During the takeoff roll and climb I noticed that in VR, the size of the aircraft compared the environment felt a lot smaller and more realistic than when flying conventionally. The speed and positioning of the aircraft were a lot easier to judge too. I could only put this down to the level of immersion and perspective that the VR headset provides within the 3D space. On the climb out, I fumbled for the flap and gear levers on my throttle unit which does take some getting used too. Stupidly, I have even tried to reach for the lever in the VR cockpit but nearly ended up knocking a glass off my desk. When trying to manipulate items in the cockpit that are not handled by your other input devices, you can still use your mouse but unfortunately, Microsoft Flight Simulator does not support input from any VR controllers at present which positions it rather behind other simulators such as X-Plane which supports controllers natively.
One of the largest benefits of using VR is the ability to move your viewpoint within the 3D space without having to use any of the slightly limited and complicated MSFS view controls. This makes it easier to raise your view over the glare shield on approach, looking back over the wings to keep reference with the airport or just to move closer and focus on any instrument within the cockpit.
Turning onto my downwind leg, I turned my head to peer over the wing as I turned, I felt the greatest feeling of vertigo I have felt since looking down from the top of the Empire State Building. The feeling was so surreal I had to pause my flight and take the headset off to ground myself which is a testament to the level of immersion that VR provides. I have subsequently managed to get past this initial feeling but even at cruising altitude in an airliner, I still occasionally get the slight feeling of vertigo. When making the turn onto base leg, I found that it’s far easier to determine the 45-degree angle to the runway threshold with VR, as you simply just turn your head to check your position. Turning onto final for the runway was more accurate than I usually fly with little correction needed. Approaching the threshold, you typically lose visual with the runway until you bring the nose down, with VR you just have to sit up in your seat and the runway becomes visible again which helps in touching down more efficiently. I found this even more helpful when approaching the runway with a commercial airliner such as the A320.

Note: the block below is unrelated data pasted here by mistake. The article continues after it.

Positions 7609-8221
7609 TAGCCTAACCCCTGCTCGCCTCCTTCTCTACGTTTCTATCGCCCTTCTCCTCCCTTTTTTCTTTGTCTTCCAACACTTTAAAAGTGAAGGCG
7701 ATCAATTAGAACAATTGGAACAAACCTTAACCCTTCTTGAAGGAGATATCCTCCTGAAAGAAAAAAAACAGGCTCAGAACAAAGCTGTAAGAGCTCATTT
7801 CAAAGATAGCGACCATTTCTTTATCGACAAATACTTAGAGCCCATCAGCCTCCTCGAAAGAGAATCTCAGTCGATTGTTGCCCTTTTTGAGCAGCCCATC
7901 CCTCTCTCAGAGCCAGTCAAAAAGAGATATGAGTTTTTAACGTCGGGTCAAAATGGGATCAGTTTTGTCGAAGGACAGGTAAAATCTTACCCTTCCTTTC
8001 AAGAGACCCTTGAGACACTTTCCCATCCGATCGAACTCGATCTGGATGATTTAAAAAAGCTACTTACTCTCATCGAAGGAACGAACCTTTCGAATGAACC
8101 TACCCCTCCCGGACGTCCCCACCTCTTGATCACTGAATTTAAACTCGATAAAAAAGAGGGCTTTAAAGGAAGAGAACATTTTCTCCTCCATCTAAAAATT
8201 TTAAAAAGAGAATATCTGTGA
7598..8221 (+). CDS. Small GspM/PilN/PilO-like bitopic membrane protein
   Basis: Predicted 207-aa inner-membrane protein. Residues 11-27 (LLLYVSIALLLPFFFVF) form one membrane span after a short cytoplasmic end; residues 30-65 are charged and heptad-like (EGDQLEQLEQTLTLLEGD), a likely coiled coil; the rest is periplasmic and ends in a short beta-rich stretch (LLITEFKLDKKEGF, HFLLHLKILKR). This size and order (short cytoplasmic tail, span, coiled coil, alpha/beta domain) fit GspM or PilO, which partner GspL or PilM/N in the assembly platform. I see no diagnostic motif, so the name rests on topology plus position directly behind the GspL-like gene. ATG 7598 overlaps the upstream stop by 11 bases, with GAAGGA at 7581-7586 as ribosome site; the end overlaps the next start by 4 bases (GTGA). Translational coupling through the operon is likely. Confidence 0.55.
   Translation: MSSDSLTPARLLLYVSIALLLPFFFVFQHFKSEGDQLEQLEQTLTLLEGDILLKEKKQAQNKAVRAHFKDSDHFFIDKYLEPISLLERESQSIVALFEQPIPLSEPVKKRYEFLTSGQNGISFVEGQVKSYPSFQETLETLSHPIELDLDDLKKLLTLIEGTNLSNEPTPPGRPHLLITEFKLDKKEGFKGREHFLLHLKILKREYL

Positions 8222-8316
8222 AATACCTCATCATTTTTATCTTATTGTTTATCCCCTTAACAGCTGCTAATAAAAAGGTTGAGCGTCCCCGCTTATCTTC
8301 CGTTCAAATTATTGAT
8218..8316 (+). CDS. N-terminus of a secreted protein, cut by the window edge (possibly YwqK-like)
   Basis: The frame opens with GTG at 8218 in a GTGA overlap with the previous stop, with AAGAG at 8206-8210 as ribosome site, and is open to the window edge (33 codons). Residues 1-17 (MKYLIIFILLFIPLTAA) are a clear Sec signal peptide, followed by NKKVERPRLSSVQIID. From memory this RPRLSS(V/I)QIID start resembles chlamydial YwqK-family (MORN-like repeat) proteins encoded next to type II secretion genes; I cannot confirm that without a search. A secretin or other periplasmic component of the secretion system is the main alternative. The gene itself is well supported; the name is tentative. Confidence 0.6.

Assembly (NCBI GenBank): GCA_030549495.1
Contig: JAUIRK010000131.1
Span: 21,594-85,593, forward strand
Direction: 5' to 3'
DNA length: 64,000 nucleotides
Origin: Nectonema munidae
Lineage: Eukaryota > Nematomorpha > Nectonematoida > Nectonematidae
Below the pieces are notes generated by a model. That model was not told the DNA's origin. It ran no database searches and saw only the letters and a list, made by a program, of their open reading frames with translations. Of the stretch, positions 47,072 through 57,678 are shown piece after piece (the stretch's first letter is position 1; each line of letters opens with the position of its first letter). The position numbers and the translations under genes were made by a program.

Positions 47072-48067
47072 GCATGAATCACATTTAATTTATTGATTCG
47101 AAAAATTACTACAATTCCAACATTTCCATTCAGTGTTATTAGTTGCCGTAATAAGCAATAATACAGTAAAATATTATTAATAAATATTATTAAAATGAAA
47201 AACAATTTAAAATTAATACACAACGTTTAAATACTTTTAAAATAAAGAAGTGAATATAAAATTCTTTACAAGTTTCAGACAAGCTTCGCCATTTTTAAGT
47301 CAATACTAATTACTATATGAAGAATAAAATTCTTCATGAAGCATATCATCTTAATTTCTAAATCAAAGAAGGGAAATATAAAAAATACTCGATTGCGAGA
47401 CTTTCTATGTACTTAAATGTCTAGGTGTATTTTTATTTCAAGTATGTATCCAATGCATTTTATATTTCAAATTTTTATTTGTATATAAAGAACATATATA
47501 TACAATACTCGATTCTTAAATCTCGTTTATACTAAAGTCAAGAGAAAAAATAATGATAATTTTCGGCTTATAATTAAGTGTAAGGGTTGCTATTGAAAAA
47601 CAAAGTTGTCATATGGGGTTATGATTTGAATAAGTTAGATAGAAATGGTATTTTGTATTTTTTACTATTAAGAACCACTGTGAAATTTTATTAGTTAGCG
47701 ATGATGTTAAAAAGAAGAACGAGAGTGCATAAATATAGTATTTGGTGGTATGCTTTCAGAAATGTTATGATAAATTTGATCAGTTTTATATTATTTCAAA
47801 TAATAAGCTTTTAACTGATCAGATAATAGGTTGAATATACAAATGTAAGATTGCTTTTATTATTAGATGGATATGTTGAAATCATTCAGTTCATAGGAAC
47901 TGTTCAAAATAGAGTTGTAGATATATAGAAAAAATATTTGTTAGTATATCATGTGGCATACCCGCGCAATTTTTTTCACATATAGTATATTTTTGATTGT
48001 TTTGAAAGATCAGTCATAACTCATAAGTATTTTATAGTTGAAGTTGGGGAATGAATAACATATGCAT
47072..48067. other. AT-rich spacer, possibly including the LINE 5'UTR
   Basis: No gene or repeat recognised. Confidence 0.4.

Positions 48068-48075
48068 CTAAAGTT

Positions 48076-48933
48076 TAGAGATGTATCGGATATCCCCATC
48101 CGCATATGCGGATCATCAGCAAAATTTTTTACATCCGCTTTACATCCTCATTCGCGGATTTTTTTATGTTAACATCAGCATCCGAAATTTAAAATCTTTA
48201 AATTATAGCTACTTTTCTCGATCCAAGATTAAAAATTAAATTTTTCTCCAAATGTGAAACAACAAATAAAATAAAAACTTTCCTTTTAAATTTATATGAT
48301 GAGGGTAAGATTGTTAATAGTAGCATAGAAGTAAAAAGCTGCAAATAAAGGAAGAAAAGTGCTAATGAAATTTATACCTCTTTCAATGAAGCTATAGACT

Using VR for GA/VFR flying compared to commercial jets benefitted my flying more because the need to look around the cockpit is greater. Having VR allows you to identify visual reference points outside the cockpit too which is important when flying VFR, making the whole experience much more authentic and enjoyable. Looking out of the window becomes much more enjoyable too when visiting the landmarks placed within the simulator. Flying past the Pyramids of Egypt and Uluru/Ayres Rock in the heart of Australia in VR puts these awe-inspiring landmarks into perspective which you don’t get when flying with conventional screens.
Using the relatively low resolution for performance also makes flying commercial jets a little harder which does deter me from donning the VR headset. That said, I have occasionally switched to VR to fly departures and approaches on some commercial flights because it gives you such an immersive experience.